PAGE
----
I’ll leave details of my shopping for another time, but I kept coming back to the idea of an adventure bike. Something road focused, but with the ability to tackle gravel roads if I got the urge. Size was the intimidating thing. Have you ever stood next to a BMW GS? Those are huge, man. But they have their advantages: Wind protection, comfort, and versatility. A friend pointed me toward a Suzuki V-Strom. Intriguing, but it didn’t grab me. I read about the new Triumph Trident 660 and started thinking again about a standard bike. That led to a trip to Select Cycle in Greensboro, which had one for a millisecond before it flew out the door.
One look told me the Trident was way too small for me. I walked around a Tiger 850 Sport. Right size (comfortable but not gigantic). Great specs. A good value.
I scheduled a test ride.
I hadn’t been on this powerful a bike since riding a BMW R1100RS in the mid-’90s. I felt a bit of trepidation. I shouldn’t have. It was surprisingly easy to ride. I was sold, and put down a deposit that afternoon.
After 1,300 miles on the Triumph Tiger 850 Sport, here’s what I’ve learned:
- It rides like a much lighter motorcycle. The Tiger weighs in at 478 pounds, but the weight distribution makes it feel far more nimble and manageable than I expected. This is particularly noticeable at low speeds. In traffic I can idle along at 2-3 mph without putting a foot down. Tight turns make me feel like I’m riding a bike that’s 100 pounds lighter. A light press on the handlebars or weighting the footpegs is enough to quickly change direction.
- The Tiger 850 has a brilliant engine. It’s the same 888cc motor from a Triumph Tiger 900, but tuned to deliver more usable torque in most situations. I’m still breaking it in so I haven’t approached the redline, but for most riding that’s not a problem. From about 2,500 RPM the engine pulls strongly, even if you’re poking along in fourth or fifth gear.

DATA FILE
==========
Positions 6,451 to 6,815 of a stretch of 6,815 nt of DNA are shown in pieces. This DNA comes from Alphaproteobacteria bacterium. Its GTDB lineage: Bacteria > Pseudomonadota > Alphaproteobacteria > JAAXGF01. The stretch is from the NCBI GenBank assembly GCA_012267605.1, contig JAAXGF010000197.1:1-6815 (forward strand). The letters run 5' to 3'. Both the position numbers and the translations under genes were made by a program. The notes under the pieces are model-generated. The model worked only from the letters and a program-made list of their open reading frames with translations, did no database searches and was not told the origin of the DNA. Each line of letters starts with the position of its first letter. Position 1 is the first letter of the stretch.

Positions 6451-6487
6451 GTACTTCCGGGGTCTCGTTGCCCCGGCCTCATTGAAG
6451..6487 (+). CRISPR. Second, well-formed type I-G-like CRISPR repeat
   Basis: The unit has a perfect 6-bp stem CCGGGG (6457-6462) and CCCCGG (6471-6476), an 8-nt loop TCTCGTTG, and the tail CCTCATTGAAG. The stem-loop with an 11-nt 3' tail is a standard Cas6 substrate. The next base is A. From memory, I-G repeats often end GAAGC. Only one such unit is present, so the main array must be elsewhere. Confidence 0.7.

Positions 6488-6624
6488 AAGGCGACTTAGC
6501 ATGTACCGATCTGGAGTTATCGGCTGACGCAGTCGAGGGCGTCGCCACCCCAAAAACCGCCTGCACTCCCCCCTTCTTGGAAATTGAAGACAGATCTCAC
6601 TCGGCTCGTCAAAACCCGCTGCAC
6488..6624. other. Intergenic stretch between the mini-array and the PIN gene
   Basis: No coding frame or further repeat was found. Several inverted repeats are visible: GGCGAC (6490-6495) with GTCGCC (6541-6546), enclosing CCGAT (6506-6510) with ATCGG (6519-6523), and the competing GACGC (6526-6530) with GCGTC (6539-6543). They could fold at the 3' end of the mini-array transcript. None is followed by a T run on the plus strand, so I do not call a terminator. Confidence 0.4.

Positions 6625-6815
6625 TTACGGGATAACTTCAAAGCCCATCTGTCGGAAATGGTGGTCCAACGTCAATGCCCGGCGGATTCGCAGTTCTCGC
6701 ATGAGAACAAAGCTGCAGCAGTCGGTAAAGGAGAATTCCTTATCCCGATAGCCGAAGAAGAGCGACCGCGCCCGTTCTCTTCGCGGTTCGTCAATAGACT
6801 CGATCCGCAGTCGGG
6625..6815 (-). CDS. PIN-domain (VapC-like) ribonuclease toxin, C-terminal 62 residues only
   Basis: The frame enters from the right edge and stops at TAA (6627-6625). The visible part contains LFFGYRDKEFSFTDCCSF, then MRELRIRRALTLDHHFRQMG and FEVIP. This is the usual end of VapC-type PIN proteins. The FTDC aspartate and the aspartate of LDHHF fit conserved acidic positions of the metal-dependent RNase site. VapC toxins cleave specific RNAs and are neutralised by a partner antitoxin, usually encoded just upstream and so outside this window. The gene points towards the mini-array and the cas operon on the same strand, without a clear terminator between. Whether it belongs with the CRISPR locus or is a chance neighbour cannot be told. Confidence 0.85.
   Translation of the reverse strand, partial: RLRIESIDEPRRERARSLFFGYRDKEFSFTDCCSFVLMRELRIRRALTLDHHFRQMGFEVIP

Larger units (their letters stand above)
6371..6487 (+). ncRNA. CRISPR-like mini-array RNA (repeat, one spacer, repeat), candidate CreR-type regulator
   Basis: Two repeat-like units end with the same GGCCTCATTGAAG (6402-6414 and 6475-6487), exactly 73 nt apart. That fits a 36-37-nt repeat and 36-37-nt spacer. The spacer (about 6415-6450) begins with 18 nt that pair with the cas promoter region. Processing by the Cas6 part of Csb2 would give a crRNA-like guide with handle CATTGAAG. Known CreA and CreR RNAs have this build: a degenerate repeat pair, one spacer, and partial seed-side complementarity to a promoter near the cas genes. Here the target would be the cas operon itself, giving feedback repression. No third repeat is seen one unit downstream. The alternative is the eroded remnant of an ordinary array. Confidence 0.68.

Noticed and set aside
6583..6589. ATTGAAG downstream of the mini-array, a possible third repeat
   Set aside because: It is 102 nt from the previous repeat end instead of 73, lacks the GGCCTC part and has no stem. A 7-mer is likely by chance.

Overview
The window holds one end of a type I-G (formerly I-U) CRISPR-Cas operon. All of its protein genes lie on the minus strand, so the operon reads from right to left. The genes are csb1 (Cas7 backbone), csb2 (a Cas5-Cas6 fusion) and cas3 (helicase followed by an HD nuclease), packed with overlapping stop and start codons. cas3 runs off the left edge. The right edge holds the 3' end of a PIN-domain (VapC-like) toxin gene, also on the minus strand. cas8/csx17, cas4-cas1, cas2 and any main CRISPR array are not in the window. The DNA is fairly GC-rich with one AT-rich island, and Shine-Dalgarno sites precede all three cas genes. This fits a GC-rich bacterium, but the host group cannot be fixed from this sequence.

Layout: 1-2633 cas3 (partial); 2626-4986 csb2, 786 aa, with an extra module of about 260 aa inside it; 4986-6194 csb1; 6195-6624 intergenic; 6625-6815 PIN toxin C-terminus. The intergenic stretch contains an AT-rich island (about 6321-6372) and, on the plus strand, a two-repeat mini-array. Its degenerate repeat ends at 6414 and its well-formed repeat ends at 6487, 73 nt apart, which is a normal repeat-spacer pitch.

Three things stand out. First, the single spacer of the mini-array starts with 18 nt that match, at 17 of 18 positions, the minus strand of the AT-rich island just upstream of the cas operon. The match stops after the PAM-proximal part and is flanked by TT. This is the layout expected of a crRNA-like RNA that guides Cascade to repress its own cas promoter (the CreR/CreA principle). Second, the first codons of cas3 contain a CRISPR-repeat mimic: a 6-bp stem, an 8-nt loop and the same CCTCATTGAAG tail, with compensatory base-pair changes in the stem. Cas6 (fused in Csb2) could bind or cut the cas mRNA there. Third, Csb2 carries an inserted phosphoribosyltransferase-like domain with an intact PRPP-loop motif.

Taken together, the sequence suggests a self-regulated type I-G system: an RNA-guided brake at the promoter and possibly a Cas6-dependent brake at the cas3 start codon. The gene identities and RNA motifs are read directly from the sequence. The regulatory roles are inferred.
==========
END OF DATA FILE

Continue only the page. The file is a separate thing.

- The transmission is similarly great, though my impressions may be biased by the quick shifter option. I’ll never own a bike without one. Flicking through gears without using the clutch is a game changer. It makes riding simpler and safer, without taking away any of the fun of picking your own gear.
- The drive by wire throttle is a mixed bag. I like the anti-stall feature—that slight increase in revs that automatically accompanies releasing the clutch—but the throttle itself can be a bit touchy. I’m planning to install a Kaoko throttle stabilizer to introduce more friction and give my right hand a rest during long highway stretches.
- Comfort is what I expected. There’s plenty of room to stretch out and I’ve never felt cramped, whether I’m in the city, on backroads, or Interstates. Long miles won’t be a problem. And those optional heated grips put out some serious warmth.
- The brakes are serious stoppers. But then, they’re the same Brembos used on high end sport bikes.
- Wind protection is good for my 6’2″ frame, but not perfect. A set of Puig deflectors should improve things.
- The TFT display has configurable options for showing revs, speed and other data, and automatically changes brightness in response to ambient light. It works, but the odd batwing shaped tachometer isn’t easily readable. My default is a display with numerical tach, numerical speed, oil temp, fuel level and gear indicator. It’s simple and it works.
- One bit of weirdness: The stock Michelin Anakee tires generate some disturbing harmonics when cornering. I kept asking, “What’s that sound?” then noticed online comments that echoed mine. It took a while but I’ve tuned out the noise.